“We’re telling more of a linear story this time that covers the series from start to finish,” says Green. Added Senreich says, “We wanted to take the Star Wars universe and see if through the eyes of our Robot Chicken: Star Wars Emperor Palpatine, Darth Vader, Boba Fett and Gary the Stormtrooper. We’ll still flip around the universe but we’ll get a unique perspective from the bad guy side, from people who just want to rule the universe.”
As for the other genre nods, Ian McKellen got one for being the only part of The Prisoner remake that anyone liked, while Caprica, Stargate Universe, and V will duke it out with original flavor CSI for special effects.
Variety’s article on the new show gives us a few more details on what to expect, including the role of Robot Chicken masterminds Seth Green and Matt Senreich. They’ll be “shaping the type of comedy we’re looking for and the look of the show,” according to producer Jennifer Hill.
It will be neither a sketch show nor a spoof, but character-driven story comedy that may include “crossover appearances from the movie characters.” I’m getting Muppet Babies vibes again (grr, argh) but there’s also this:
But Senreich promised, “We’re on the same page as the fans, because we are fans.” Green concurred: “We’re not talking about Jar-Jar electrocuting his tongue. It’s not that kind of humor. If George (Lucas) would have wanted to make that version of ‘Star Wars,’ he would have hired other people to do it.”
I originally had no idea what to think about today’s annoucement of a second animated Star Wars TV series, but cautious optimism seems to be winning out. The involvement of Robot Chicken’s Seth Green and Matthew Senreich, as well as writer Brendan Hay from The Daily Show, is a good sign. But Green and Senreich are “creative involvement,” whatever that will end up meaning. Still, their comments are interesting:
“The Star Wars universe is so dense and rich; it’s crazy to think that there aren’t normal, mundane everyday problems in a world so well-defined,” said Green. “And it’s even crazier to think of what those problems might be, since it’s all set in a galaxy far, far away. What do these characters do when they’re not overthrowing Empires?”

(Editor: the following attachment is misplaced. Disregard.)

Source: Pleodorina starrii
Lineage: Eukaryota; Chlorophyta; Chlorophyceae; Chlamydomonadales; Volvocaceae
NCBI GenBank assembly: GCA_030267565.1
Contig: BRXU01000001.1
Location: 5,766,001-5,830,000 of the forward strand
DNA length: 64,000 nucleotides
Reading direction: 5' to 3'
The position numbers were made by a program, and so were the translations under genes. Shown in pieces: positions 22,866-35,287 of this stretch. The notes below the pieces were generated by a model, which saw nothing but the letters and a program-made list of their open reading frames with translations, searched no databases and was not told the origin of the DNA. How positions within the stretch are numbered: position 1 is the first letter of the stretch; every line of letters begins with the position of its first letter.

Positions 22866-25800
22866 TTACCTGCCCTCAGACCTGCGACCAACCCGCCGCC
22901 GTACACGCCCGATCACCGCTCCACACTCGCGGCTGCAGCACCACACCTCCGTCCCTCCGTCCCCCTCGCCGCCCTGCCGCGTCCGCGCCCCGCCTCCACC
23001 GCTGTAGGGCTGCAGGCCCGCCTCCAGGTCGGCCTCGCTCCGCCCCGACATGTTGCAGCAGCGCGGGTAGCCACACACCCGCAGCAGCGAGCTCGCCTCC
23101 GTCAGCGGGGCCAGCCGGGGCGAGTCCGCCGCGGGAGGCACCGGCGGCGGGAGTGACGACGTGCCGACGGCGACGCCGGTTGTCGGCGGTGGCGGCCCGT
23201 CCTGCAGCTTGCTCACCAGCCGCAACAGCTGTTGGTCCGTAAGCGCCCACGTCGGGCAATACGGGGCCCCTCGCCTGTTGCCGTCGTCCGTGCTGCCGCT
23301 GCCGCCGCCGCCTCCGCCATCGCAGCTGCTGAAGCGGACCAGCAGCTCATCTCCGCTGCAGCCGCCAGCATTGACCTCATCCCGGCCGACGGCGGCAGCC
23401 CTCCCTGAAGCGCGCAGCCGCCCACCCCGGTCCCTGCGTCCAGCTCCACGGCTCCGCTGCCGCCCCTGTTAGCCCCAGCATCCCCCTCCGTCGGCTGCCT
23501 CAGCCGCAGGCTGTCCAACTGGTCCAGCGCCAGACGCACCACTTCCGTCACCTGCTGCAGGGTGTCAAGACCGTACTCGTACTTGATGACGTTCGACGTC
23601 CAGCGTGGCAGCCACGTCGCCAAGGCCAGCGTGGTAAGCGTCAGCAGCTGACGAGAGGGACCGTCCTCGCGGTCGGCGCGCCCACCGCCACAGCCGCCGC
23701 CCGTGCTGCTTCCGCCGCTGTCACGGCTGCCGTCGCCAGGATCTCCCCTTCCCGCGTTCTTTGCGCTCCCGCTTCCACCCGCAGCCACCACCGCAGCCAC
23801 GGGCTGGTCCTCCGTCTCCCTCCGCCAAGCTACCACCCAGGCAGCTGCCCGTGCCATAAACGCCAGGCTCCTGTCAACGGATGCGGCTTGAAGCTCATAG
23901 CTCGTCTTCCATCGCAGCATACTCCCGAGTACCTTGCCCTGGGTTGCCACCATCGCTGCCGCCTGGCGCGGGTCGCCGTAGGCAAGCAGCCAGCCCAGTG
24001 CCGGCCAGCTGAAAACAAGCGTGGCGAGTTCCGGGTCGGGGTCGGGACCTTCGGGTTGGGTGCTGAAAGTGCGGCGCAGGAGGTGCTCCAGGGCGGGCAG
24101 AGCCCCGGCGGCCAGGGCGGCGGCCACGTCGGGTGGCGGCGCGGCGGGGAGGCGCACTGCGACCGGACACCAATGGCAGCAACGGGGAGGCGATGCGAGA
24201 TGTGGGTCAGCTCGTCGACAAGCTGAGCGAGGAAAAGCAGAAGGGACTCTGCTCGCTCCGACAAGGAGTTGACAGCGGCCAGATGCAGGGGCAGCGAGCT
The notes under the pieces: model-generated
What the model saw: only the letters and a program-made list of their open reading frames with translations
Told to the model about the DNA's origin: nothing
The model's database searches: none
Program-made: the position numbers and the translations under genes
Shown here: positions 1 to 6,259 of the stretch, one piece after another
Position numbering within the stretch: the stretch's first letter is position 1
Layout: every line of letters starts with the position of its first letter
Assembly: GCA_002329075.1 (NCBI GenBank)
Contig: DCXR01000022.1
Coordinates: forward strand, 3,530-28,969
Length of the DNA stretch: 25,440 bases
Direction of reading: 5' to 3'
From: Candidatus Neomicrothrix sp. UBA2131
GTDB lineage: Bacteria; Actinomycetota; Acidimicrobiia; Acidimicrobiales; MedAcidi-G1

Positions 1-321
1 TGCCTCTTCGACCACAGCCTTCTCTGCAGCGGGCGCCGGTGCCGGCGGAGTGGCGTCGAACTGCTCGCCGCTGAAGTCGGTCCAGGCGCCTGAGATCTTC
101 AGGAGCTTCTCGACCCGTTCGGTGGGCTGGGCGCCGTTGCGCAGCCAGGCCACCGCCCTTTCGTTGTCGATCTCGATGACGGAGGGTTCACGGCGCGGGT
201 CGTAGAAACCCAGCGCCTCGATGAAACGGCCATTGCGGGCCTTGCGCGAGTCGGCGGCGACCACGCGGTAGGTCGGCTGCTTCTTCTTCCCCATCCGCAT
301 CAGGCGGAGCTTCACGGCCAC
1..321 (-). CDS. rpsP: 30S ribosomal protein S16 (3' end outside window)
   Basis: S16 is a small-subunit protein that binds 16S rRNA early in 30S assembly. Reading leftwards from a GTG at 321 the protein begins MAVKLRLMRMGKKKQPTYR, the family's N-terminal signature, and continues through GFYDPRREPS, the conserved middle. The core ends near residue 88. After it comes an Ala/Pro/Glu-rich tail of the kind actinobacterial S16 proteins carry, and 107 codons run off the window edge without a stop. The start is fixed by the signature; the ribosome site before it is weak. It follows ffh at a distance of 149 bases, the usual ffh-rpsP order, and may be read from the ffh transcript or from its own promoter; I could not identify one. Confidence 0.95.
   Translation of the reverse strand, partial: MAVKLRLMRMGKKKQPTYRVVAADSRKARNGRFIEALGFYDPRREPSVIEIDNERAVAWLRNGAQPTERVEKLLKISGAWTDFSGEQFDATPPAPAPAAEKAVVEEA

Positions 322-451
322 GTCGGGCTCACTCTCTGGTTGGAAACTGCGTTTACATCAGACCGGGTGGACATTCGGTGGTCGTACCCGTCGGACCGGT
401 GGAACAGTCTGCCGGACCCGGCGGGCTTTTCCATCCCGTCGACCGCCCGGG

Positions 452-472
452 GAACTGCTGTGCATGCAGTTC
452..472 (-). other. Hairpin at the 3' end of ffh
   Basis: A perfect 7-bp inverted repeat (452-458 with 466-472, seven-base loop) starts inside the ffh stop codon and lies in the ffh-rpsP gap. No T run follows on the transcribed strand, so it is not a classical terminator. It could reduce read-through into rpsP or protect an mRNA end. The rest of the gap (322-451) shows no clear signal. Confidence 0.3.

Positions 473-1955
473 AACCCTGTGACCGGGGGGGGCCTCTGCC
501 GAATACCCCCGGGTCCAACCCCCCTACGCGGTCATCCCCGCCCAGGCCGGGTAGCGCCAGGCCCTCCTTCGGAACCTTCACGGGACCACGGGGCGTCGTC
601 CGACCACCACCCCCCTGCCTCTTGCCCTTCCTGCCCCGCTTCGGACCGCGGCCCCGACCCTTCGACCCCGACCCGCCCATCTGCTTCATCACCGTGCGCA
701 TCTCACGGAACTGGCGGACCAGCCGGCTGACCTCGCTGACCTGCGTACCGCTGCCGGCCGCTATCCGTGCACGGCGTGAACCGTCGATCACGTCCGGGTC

Said Senreich, “We’re going to pull back the curtain of some of those behind-the-scenes shenanigans. It’s going to appeal to all ages, the way Star Wars should — but there’ll be plenty buried under the surface, as well. As Obi-Wan might say, ‘it all depends on your point of view’.”
There’s so much unanswered here as well. What will the animation style be? Will be digital like The Clone Wars? Stop-motion ala Chicken? …In the style of ‘Galactic Heroes’?
I do love the idea of a Robot Chicken: Star Wars-esque series… But I’m too wary of this to get excited just yet. Still, this is a lot better than those Squishie rumors.
Pixar’s Up took Best Animated Feature last night at the Annie Awards. And while it might not be worth a mention from The Hollywood Reporter, Robot Chicken: Star Wars 2.5 nabbed Best Animated Short Subject. Futurama: Into the Wild Green Yonder was named Best Home Entertainment Production.
The Clone Wars’ Kevin Kiner was up for Music in a Television Production, but that honor went to The Fairly OddParents
The Clone Wars’ Kevin Kiner was nominated for Music in a Television Production for the episode ‘Weapons Factory,’ while Robot Chicken: Star Wars 2.5 is up for Best Animated Short Subject. Other genre noms went to Coraline, Up, Futurama and the other usual suspects. (via)
Kiner was nominated in the same category last year for the music of ‘Rising Malevolence,’ while Robot Chicken: Star Wars Episode II took home three awards, including Best Animated Television Production.
In EUish news, the Scribe Awards were also given out at the con, and Karen Miller’s The Clone Wars: Wild Space did not take the Best Novel – Adapted prize under Speculative Fiction. It went to an actual adaptation, Bob Greenberger’s novelization of Hellboy: The Golden Army. However, James’s Rollins novelization of Indiana Jones and the Kingdom of the Crystal Skull did take the Adapted prize in the category of General Fiction. (How are aliens general fiction, again?) Congrats to Rollins and condolences to Miller, in any case.